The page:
with Drum n Bass and House. But this guy can free style and is
a match for any of our MC's out there. As they face to watch amongst
Tu-Ki Vs Gem
Now this was an interesting one. It was the student meets the
Master. Background on DJ Gem he is a 14 year old so A-Trak
watch out we could have our own champ on the way. And if he continues
to practice the way he is at the moment he will be unstoppable
in the next year or two. The crowd really appreciated his skills
and gave him great encouragement to get down. Gem also
used a track and you could see some of the guys starting to pop
in the crowd, as the track that he was playing was Hashim Al-Naayfish.
(Oh I remember this tune from the Streetsounds label Electro 7).
He demonstrated his skills and won the crowd. What more can be
said for the current DMC champ except for that he was using
this set as a warm up. In his set he was demonstrating breaks
with fresh and wack and displaying some of his skills not them
all. As I said he was only warming up. He ended his set with I
am sorry but your burned.
Gem did reply in his next set askin the crowd Scratchin
what is it? The World Famous Supreme Team. He then
demonstrated to the crowd as to why he advanced to the Quarterfinals
by giving a demo of his skills as they are at the moment.
Tu-Ki second warm up set was pretty outstanding as well,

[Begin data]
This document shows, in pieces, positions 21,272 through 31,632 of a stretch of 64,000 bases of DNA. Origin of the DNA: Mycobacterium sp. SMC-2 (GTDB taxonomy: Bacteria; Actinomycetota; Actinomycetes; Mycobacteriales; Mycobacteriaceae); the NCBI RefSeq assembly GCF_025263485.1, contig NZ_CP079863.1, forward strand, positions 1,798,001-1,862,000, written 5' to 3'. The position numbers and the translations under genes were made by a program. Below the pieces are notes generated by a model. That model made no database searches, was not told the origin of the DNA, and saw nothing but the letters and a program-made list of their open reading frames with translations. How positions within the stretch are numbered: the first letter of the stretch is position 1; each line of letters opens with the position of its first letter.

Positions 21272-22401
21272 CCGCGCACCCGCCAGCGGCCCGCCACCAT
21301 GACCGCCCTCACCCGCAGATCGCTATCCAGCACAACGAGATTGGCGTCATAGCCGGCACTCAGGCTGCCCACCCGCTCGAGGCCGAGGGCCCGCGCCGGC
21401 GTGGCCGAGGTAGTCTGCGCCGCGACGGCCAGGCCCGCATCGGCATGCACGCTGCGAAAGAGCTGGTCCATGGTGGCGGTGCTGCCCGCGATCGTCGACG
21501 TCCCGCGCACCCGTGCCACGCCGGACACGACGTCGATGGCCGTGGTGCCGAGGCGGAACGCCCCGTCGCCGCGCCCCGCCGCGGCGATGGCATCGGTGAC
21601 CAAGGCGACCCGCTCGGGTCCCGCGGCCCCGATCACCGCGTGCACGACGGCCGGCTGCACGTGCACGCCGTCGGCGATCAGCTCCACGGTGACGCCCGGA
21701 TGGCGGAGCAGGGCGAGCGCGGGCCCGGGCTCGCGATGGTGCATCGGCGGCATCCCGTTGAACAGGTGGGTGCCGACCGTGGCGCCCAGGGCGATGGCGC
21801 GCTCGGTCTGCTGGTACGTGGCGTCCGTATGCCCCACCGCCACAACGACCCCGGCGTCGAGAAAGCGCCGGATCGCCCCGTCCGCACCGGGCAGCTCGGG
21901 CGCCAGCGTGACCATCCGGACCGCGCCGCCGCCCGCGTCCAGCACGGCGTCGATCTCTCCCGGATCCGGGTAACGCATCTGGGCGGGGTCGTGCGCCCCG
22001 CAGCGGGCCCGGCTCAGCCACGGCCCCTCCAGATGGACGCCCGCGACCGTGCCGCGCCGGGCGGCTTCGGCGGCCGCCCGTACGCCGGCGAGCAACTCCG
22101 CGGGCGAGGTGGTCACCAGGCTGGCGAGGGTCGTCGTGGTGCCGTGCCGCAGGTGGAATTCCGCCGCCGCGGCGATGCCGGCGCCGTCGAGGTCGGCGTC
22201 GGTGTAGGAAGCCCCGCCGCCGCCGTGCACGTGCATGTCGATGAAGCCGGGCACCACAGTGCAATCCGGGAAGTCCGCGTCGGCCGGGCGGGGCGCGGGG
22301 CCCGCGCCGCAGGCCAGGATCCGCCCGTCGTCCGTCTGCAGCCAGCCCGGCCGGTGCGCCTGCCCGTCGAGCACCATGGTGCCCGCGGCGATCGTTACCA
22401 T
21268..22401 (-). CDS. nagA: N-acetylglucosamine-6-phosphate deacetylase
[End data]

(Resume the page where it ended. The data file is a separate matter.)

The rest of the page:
with samples such "No One Can Stop Me", "You Don't
Stop" and "Dumb Motherfu*ckers". I thought this
last part was a bit harsh to play against the kid. But hey this
is the art of battling.
At the end of his sets Tu-Ki applauded DJ Gem and
so did the crowd.
DJ Savage Vs Calvin James (Body Tonic DJ's)
These two guys I have to admit I am not familiar with. Calvin
James started off I think that he was very nervous, as he
appeared to be very stiff and a bit robotic. As a result I don't
he quite his first set the way he wanted it to go even though
his crew was in the house as they were encouraging him and Savage.
Calvin James also had no dis records I think this is something
that you need for this type of competition, as everyone is out
to prove who is the best. His second set he was a lot more relaxed
and this was evident by the way he was scratching and mixing this
set suited him better as it was more skill related.
DJ Savage lived up to his name. This kid is quite good
and I think has been around for a while it was my first time to
see him. And he did impress. Savage started of his set
"Ready for More" break and "Do you Wanna Battle".
His skills are really quite impressive as was his display. This
guy plays to the crowd as well and is a real showman in his second
set he was sampling Eddie Murphy "Hey Faggot"
and he mixed this in with Big Fun. He then cut these two up and
just went crazy on the decks. At times he would stop the records
and look into the crowd pull some faces and start up again. On
the "Hey Faggot" sample he actually had the record singing.
The scratchin was that good.
Final round of the Quarter Finals.
DJ Mos Chops Vs DJ Flip
I was surprised to see DJ Flip in this. And when I seen
his set even though it was a little bit experimental it appeared